demonstrates that he don’t like reading or writing”. The black experience in the u.s.
has traumatized the psyche of historically oppressed minorities in several
ways. In the case of Javonne, as a 15-year-old black male in
the u.s., his initiative is stifled, his black life made to be powerless in
shaping his own destiny. I think this is a remarkable point to address because
often teachers are not discussing what the black experience has done to black
people in general, including black parents and the ways it transfers to their
children. Working with parents, teachers with warm demanding praxis can allow students
enough room to flex their physical and psychological muscles but at the same
time restricts reckless, uncontrolled, destructive, behavior best supports the
development of healthy initiative and assertive behavior. Though not a solution,
parents are a strong ally teachers must look towards working with, provided we
are a resource for parents to combat the existing black experience permeating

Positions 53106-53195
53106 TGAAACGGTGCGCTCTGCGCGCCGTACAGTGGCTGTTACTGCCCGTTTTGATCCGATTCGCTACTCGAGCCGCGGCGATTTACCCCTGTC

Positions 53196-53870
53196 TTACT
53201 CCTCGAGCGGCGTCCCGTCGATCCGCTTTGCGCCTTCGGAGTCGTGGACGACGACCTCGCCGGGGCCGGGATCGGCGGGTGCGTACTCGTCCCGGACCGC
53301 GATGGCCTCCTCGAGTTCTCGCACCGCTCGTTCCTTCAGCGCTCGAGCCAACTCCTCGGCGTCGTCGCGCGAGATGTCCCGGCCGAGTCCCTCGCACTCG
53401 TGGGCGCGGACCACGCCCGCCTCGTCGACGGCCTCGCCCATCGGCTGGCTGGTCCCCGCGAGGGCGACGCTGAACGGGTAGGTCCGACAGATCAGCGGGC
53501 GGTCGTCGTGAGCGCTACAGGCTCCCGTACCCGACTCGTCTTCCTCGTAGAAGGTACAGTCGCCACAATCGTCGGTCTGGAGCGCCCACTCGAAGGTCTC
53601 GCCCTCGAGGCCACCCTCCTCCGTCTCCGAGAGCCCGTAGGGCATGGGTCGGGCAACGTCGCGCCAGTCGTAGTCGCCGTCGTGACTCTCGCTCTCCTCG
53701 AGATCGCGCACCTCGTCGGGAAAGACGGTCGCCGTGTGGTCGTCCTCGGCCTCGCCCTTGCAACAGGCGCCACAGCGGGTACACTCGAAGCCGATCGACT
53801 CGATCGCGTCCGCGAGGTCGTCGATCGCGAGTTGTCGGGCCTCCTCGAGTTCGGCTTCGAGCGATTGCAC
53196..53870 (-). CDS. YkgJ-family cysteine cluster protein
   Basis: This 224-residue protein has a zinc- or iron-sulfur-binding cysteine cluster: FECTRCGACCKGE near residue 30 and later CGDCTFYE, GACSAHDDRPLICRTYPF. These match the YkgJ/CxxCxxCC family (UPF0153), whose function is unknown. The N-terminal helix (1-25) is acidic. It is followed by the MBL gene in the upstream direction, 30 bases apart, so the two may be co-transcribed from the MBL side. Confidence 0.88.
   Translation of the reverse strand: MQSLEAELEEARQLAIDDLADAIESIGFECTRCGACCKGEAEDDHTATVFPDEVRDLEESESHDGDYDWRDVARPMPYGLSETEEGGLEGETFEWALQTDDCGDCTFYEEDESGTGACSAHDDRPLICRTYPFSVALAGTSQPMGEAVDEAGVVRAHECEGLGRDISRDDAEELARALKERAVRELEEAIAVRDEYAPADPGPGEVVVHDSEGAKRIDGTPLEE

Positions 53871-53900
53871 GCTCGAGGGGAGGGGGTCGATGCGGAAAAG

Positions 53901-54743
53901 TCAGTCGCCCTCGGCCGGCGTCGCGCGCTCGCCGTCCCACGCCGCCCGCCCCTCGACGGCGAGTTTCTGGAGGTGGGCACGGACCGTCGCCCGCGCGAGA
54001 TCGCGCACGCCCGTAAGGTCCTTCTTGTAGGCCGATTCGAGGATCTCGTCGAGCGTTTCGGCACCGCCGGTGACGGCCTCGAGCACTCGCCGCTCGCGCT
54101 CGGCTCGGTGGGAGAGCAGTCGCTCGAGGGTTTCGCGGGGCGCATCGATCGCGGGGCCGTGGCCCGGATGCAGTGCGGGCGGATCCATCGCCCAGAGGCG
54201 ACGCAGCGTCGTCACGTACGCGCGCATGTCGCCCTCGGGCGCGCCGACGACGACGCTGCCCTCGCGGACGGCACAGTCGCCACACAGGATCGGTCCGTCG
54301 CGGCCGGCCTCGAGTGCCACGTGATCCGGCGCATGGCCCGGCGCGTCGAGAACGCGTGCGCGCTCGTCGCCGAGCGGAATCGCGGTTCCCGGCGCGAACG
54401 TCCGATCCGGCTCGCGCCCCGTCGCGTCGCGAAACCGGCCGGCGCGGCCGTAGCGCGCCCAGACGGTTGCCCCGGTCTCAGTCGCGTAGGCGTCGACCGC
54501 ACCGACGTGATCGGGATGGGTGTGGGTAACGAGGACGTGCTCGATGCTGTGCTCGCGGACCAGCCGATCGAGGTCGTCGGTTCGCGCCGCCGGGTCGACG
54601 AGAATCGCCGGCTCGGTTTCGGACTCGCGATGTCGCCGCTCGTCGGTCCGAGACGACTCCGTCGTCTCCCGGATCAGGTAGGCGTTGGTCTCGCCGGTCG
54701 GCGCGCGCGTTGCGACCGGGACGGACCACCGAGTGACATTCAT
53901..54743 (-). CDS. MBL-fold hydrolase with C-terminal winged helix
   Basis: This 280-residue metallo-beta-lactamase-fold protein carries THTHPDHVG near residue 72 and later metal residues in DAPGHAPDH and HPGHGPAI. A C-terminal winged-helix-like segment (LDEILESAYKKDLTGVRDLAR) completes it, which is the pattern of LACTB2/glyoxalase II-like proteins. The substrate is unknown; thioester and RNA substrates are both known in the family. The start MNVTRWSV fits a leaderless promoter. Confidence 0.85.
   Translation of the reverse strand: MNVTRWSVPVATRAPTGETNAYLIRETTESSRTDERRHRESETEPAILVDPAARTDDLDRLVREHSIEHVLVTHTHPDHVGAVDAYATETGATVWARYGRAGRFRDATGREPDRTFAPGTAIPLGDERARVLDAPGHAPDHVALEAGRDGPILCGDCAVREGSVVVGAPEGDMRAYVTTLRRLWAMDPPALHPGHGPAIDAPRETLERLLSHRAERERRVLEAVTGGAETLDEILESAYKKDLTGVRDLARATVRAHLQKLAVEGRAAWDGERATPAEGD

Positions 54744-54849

in the u.s. education system.
Another sentence that I stood out for me was ”Javonne gets inspired by his friends, but
most of them they do their work in class, except Javonne and Carlos who is the
closest to Javonne”. I think this serious because Javonnes relationship with
Carlos and their attitudes and behavior in the classroom, expose the role of
the peer group in relation to parents. For instance, thinking through the
peoples and institutions the child/student interacts with in his ever-expanding
environment greatly influence his cognitive, psychological, and social growth.
Characteristics and aspects from a child/student’s behavior offer points of
departure to begin establishing an understanding of parental and peer group
influence on values and behaviors. The immiseration of capitalism and the legacy of
white supremacy in the u.s., is a fatal mutigenerational traumatic phenomenon.
Racism immobilizes blacks with feelings of indignity, shame, doubt, fear,
disorientation, hopelessness, rejection, self-hatred, and inferiority. These